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“The small man kept asking to see my hands.  Every time a new person walked by his work place, he made me show them my hands.  They had never seen a white man with calluses on his hands before.”

This is just one of the tales blacksmith Michael McCarthy recounts about his trips through West Africa where he has studied with numerous blacksmiths working in the most traditional methods.

Tools that Michael made while traveling through Africa.
Tools that Michael made while traveling through Africa.
We used the tools to plant garlic and onions.  It's highly likely that original workers on the farm used tools made just like these.
We used the tools to plant garlic and onions. It's highly likely that original workers on the farm used tools made just like these.

Michael is one of the few working blacksmiths remaining in America, and one of only a handful who understand the process from beginning to end.  Michael travels to West Virginia several times a year to mine his own ore from which he creates incredible works of art.  His work can be found in museums and private collections and some of his pieces have garnered up to $14,000.

I could spend hours (and have!) in Michael’s shop, listening to him talk about the craft and staring in amazement at the things he creates.  Even the glowing red coals have the ability to mesmerize.

Michael likes to say that you can’t tell the story of America without telling a story about iron, noting that iron played a roll in the earliest incarnations of the American Dream. John Deere (who we know well at Beekman Farm) started out as a blacksmith making blades for plows.  And the iron rails that opened up the American West were the catalysts for many of the great American fortunes (when fortunes were made from hard work instead of hedge funds).

We are so excited to have Michael as part of the B. 1802 Rural Artist Collective and hope you will enjoy his first two creations for the Beekman 1802 Mercantile.

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The B. 1802 Iron Block is an elegant bud vase available in two sizes from the Mercantile
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Sturdy enough to hold towering arrangements and even entire branches without tipping
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Also designed to hold tealights, votives, and tapered candles

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The B. 1802 Fruit Spoon, hand-tooled using a spoon mold dating back to the 1700s

We are proud to support Michael’s dreams of preserving the art and history of blacksmithing.

We’ll be telling you more about other master craftsmen we’ve met since putting down roots at Beekman 1802.  In the meantime, we’d love for you to give a shout out in the comment section below to any national treasures inhabiting your own community.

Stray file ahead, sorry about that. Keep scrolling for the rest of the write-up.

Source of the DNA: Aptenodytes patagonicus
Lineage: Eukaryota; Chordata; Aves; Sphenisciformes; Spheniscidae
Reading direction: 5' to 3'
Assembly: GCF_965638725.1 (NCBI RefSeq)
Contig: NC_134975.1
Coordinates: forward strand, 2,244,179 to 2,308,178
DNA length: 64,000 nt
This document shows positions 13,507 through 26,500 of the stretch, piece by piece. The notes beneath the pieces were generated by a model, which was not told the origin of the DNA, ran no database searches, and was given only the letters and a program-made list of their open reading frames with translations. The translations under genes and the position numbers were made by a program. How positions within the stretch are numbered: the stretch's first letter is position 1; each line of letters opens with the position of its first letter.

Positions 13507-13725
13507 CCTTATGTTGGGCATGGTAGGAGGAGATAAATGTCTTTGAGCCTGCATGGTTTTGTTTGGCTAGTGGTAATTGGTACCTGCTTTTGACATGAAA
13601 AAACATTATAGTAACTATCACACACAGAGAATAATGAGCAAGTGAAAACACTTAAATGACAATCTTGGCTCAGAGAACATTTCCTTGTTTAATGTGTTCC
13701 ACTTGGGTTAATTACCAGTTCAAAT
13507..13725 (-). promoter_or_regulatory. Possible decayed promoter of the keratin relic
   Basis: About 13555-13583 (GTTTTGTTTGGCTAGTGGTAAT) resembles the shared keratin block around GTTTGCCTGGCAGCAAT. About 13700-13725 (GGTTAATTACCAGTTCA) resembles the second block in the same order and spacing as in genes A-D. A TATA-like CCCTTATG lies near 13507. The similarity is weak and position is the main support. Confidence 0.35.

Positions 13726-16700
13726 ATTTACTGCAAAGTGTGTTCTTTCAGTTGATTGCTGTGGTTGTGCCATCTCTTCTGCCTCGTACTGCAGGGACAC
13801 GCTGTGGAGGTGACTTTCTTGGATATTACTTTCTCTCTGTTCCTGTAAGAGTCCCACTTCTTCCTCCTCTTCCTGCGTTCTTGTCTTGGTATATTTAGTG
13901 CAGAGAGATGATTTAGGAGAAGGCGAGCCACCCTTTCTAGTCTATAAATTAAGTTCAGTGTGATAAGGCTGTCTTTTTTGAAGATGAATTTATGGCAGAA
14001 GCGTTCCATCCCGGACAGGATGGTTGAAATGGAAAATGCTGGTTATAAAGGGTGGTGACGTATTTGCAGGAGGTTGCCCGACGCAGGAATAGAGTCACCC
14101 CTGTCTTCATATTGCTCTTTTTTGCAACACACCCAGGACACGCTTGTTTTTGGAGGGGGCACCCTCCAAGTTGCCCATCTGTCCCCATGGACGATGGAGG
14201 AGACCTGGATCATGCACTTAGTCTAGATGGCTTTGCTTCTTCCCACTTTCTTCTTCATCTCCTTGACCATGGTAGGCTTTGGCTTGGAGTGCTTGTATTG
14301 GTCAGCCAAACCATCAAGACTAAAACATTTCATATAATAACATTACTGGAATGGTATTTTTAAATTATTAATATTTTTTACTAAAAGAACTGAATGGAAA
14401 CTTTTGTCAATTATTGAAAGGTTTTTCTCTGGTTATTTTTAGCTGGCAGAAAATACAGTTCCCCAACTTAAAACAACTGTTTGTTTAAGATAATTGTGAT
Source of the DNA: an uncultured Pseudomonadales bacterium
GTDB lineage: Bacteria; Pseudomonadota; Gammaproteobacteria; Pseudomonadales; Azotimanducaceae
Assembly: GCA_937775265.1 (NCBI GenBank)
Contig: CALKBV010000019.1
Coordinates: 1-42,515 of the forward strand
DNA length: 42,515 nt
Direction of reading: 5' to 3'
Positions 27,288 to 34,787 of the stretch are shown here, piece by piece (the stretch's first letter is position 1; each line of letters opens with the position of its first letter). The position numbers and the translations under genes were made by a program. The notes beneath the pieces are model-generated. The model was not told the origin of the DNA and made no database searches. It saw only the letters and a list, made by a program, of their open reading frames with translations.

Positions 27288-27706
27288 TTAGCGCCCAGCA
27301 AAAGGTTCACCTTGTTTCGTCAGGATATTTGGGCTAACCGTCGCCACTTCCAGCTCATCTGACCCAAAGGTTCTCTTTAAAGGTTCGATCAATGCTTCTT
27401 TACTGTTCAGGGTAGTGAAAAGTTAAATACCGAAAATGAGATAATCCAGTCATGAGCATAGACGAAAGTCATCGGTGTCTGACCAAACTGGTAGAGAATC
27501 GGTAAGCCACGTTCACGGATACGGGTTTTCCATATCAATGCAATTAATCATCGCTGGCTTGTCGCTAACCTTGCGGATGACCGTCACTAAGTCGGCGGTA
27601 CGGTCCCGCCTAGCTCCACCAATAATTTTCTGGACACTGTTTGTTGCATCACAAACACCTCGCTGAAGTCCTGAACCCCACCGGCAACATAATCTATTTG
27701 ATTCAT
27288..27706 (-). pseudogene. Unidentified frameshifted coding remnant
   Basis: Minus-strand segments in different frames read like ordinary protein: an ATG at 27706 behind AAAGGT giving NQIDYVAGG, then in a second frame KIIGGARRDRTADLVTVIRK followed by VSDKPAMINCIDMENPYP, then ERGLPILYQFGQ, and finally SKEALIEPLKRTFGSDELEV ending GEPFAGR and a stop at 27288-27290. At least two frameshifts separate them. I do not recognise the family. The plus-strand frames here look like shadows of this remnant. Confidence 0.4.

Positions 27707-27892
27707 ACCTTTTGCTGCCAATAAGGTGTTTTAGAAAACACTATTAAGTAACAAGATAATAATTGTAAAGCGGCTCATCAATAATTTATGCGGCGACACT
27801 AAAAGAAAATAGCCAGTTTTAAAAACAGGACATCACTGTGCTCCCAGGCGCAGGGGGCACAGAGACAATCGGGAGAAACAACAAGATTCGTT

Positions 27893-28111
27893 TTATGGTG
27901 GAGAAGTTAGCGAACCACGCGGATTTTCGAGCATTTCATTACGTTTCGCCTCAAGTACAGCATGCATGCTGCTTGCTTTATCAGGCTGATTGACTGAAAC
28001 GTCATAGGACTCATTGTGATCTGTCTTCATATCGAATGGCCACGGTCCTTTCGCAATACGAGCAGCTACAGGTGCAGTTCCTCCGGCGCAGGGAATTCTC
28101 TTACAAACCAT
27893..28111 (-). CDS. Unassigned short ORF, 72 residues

by Josh and Brent

Reader Comments

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Marie Chilcote

I love the way you point out that there are artists in every community, we just have to find them. I wanted some stained glass projects done, so I went into the local stained glass store to ask how much it would cost. I could not afford their prices, but they did offer me classes. My son and I took the class together (another plus) and finished the projects I had in mind at the time. They look great. And I’m still working with stained glass now 6 years later. A neighbor recently asked me to donate a piece for an auction at her children’s school. I did and as she was walking away with it she commented that she would bid on it herself. Another neighbor asked me to make a piece for her sister-in law’s birthday. I did and she came over to learn how to work with stained glass with me, so we created the piece together. Community!!

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Gwyneth Jones

What a great article about blacksmith Michael McCarthy! I'm curious, why don't you show his picture? He's a handsome & talented craftsman. As a historic re-enactor & librarian I love to see hand-crafted items, learn about those who lovingly create them in the traditional manner – must to get that fruit spoon!. Cheers!

~Gwyneth

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Boni Vinson

MOST BEAUTIFUL. If most people would engage their minds and their hands to create beautiful things, this world would certainly be a better place. You and your neighbors have done exastly that. I am so glad about it.

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Gerry Mullins

Thanks for the emails and great article about Michael. Being from Kentucky and a rich family history, I find at this point in my life I am drawn to handcrafted items more than mass produced items. You products and philosophy inspire me to get back on the potter's wheel and also to learn more about quilting. And this summer I plan on going back home to spend some time with my family canning vegetables. These iron blocks will make a great gift this holiday season. Blacksmith work is almost a lost art and thank you for bring our attention to Michael and his art. Gerry M.

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Dr. Brent

Hi, Gerry

I hope you'll show us some pictures of our pottery and quilting when it's done.
I've had a tremendous time working in the forge.

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Elaine

Michael sounds like a fascinating and very interesting person and a wonderful artist. His work is a perfect addition to the Beekman Mercantile. The items are wonderful and I love that the vase can hold a branch without it tipping over!

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